A hot and sticky weekend saw the fields of East Kirkcarswell near Dundrennan, Kirkcudbright fill up with over 20,000 music lovers from all corners of the who basked in the sunshine for yet another unforgettable Wickerman Festival.
Attendees couldn’t have asked for a better weekend weather-wise until the heavens opened just in time for the lighting of the giant wicker minotaur at midnight on Saturday.
But revellers beforehand had been treated to two full days of music from both local acts and chart-topping sensations with a little bit of everything else in between.
Zoe Bestel took the Acoustic Village by storm with standing room only shortly after Kirkcudbright’s Bruce McKenzie opened the stage, and Stewartry band the Scruffy Buzzards picked up the pace after a relaxing acoustic set from Alan Frew.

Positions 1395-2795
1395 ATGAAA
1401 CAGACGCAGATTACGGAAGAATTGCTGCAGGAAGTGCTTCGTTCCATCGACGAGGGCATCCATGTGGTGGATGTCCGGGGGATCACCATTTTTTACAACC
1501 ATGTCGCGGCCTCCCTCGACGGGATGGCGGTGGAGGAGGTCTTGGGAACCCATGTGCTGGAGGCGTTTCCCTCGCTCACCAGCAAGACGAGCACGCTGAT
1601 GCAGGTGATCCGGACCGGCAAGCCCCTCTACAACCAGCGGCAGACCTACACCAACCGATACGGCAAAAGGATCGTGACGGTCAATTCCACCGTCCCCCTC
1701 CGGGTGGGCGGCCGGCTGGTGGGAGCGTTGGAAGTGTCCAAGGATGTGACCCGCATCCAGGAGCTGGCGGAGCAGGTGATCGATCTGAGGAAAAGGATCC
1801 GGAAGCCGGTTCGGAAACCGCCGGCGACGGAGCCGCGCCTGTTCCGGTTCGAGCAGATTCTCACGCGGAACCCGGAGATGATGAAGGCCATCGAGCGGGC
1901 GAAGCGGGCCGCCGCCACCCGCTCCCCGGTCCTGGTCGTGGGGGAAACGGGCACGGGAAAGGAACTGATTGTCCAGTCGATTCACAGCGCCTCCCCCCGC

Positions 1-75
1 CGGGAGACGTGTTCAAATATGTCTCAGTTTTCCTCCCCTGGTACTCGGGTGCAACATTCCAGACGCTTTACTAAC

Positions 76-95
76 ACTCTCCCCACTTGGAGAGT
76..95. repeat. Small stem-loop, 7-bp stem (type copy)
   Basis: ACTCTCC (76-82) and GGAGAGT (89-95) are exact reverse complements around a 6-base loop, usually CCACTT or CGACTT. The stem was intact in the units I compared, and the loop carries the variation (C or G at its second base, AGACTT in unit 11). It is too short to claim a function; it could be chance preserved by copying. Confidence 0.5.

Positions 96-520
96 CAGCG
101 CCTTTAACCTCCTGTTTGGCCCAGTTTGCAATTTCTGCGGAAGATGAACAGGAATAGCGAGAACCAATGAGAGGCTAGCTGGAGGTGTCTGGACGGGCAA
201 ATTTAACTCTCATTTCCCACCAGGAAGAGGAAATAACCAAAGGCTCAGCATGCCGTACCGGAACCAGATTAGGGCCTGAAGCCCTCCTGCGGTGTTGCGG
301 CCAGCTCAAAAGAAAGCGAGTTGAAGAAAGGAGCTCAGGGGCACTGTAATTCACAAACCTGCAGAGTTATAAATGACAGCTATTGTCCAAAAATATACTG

And when the big names came out to play, the crowd went wild - in particular for KT Tunstall and later Primal Scream who treated the capacity audience to a few familiar soundtracks from the 90s.
Saturday’s continued sunshine drew the campers from their tents for an afternoon of new and old music. A firm favourite with the crowd gearing up for another night of partying were the 11-piece Radio2 Folk Sessions favourite, Bellowhead, whose sounds lifted the stage and had the site jumping.
Headliner Amy Macdonald battled through her set with a sore throat which may account for her somewhat relaxed pace but the crowd soon picked up for the burning of the wicker man at midnight. The crowds descended to the foot of the mound to see the annual ritual - this year kicked off by Amy Macdonald herself who lit the first flame. The firework display which followed was one to rival any other and summed up the sell-out success of this year’s festival.
Attending police officers were held in high regard by the crowd, who were appreciative of their hands-off approach (and of the glowstick hats worn by several officers), and festival-goers were praised in return for their good behaviour.
However, a serious assault, alleged drug possession and supply and setting off flares caused police intervention.